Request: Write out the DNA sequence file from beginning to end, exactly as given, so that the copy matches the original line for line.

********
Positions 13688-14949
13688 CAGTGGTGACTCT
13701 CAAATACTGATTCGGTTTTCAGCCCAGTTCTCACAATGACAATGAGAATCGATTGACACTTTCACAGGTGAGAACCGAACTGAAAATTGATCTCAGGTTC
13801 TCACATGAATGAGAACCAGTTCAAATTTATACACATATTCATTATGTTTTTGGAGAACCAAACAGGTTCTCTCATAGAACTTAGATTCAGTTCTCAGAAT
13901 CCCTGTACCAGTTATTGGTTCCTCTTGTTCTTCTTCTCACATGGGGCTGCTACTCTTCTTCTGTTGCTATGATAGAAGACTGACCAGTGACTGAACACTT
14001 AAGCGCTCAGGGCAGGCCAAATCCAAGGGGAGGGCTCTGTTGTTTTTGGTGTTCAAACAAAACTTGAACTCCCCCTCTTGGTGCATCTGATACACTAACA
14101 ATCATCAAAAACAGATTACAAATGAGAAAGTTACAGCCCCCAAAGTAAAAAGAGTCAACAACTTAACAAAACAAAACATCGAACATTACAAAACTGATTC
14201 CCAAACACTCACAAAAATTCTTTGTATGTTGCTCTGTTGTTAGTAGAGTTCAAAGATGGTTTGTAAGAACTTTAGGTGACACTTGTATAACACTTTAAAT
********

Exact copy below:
Positions 13688-14949
13688 CAGTGGTGACTCT
13701 CAAATACTGATTCGGTTTTCAGCCCAGTTCTCACAATGACAATGAGAATCGATTGACACTTTCACAGGTGAGAACCGAACTGAAAATTGATCTCAGGTTC
13801 TCACATGAATGAGAACCAGTTCAAATTTATACACATATTCATTATGTTTTTGGAGAACCAAACAGGTTCTCTCATAGAACTTAGATTCAGTTCTCAGAAT
13901 CCCTGTACCAGTTATTGGTTCCTCTTGTTCTTCTTCTCACATGGGGCTGCTACTCTTCTTCTGTTGCTATGATAGAAGACTGACCAGTGACTGAACACTT
14001 AAGCGCTCAGGGCAGGCCAAATCCAAGGGGAGGGCTCTGTTGTTTTTGGTGTTCAAACAAAACTTGAACTCCCCCTCTTGGTGCATCTGATACACTAACA
14101 ATCATCAAAAACAGATTACAAATGAGAAAGTTACAGCCCCCAAAGTAAAAAGAGTCAACAACTTAACAAAACAAAACATCGAACATTACAAAACTGATTC
14201 CCAAACACTCACAAAAATTCTTTGTATGTTGCTCTGTTGTTAGTAGAGTTCAAAGATGGTTTGTAAGAACTTTAGGTGACACTTGTATAACACTTTAAAT